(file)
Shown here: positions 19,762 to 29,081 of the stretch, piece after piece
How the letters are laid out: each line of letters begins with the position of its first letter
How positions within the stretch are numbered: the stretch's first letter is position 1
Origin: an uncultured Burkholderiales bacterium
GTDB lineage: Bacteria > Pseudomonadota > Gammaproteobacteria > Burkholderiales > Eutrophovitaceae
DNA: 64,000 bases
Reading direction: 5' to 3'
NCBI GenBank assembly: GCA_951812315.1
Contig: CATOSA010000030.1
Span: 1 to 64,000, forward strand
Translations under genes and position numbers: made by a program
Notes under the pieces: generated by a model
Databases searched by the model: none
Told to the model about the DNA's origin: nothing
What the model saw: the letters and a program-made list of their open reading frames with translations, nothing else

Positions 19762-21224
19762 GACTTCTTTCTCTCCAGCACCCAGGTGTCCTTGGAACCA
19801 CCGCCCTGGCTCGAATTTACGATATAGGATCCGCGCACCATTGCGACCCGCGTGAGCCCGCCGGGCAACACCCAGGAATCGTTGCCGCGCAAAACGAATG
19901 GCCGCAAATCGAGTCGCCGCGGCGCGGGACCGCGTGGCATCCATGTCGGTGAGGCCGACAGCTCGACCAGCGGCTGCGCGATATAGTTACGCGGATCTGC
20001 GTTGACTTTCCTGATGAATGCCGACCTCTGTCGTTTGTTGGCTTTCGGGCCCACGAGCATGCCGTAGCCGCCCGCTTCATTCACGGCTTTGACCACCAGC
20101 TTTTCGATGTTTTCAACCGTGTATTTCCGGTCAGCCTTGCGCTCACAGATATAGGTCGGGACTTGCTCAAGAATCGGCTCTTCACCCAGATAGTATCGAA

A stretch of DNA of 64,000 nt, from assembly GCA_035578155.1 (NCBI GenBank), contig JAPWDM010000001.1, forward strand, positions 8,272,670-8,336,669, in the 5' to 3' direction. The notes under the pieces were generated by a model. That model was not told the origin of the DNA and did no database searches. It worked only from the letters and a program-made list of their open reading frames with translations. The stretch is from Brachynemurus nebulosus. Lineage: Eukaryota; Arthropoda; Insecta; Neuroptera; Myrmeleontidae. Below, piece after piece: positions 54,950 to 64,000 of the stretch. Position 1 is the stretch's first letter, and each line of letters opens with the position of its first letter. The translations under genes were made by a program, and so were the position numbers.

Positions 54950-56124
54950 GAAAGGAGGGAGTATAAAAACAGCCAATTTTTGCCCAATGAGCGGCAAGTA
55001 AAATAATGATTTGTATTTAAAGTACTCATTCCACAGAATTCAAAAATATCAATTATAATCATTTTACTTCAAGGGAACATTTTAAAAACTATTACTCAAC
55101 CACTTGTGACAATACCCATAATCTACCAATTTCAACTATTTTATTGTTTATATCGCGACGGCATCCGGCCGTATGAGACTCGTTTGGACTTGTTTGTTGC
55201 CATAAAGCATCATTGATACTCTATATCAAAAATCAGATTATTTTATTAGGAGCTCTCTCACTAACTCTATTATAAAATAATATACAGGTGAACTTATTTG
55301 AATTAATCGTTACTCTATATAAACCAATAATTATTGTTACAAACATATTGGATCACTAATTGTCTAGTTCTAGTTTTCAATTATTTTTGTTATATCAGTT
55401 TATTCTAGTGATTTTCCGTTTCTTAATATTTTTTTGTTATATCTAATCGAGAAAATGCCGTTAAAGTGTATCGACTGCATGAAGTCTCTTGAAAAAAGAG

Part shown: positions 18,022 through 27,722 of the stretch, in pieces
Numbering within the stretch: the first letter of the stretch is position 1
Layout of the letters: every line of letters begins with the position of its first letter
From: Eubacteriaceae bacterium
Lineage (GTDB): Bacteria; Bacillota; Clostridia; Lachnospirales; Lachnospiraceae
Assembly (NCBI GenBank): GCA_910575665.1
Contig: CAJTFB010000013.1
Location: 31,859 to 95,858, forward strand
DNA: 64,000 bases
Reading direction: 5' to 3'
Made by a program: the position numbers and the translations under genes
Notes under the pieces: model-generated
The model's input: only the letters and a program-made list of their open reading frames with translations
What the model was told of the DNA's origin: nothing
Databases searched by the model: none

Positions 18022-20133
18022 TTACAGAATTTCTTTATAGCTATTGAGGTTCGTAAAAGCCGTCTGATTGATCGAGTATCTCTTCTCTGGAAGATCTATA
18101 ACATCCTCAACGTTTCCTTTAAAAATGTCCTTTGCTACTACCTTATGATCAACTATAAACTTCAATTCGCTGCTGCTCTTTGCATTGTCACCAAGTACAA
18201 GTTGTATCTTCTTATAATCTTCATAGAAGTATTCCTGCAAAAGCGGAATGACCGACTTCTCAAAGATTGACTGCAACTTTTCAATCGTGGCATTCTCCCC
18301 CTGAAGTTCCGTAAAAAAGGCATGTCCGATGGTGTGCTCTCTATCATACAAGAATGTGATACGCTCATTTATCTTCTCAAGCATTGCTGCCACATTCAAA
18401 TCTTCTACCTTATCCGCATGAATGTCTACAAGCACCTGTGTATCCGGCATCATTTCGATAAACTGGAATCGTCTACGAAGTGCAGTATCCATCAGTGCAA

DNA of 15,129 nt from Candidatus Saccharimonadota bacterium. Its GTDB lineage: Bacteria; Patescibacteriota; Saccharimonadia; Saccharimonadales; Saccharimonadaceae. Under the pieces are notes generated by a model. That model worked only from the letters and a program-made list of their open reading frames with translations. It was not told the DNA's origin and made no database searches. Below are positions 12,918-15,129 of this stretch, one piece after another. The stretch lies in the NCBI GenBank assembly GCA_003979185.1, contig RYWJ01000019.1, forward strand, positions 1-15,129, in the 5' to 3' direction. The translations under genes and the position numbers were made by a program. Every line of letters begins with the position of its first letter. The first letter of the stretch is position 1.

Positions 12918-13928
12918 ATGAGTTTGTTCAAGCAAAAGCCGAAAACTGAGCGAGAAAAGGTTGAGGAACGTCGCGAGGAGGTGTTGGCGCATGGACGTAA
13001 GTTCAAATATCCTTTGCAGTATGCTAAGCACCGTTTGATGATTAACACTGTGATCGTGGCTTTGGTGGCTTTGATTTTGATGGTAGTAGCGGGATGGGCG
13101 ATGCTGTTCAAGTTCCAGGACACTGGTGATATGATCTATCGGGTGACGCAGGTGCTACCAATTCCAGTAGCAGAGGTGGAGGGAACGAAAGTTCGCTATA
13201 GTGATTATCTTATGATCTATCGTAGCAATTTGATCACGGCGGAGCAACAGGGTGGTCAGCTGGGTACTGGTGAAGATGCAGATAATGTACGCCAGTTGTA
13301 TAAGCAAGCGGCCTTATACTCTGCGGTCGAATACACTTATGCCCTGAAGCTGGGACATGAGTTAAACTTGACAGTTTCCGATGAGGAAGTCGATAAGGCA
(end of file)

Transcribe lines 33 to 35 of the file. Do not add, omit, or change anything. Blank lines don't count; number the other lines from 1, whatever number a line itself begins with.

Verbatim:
From: Eubacteriaceae bacterium
Lineage (GTDB): Bacteria; Bacillota; Clostridia; Lachnospirales; Lachnospiraceae
Assembly (NCBI GenBank): GCA_910575665.1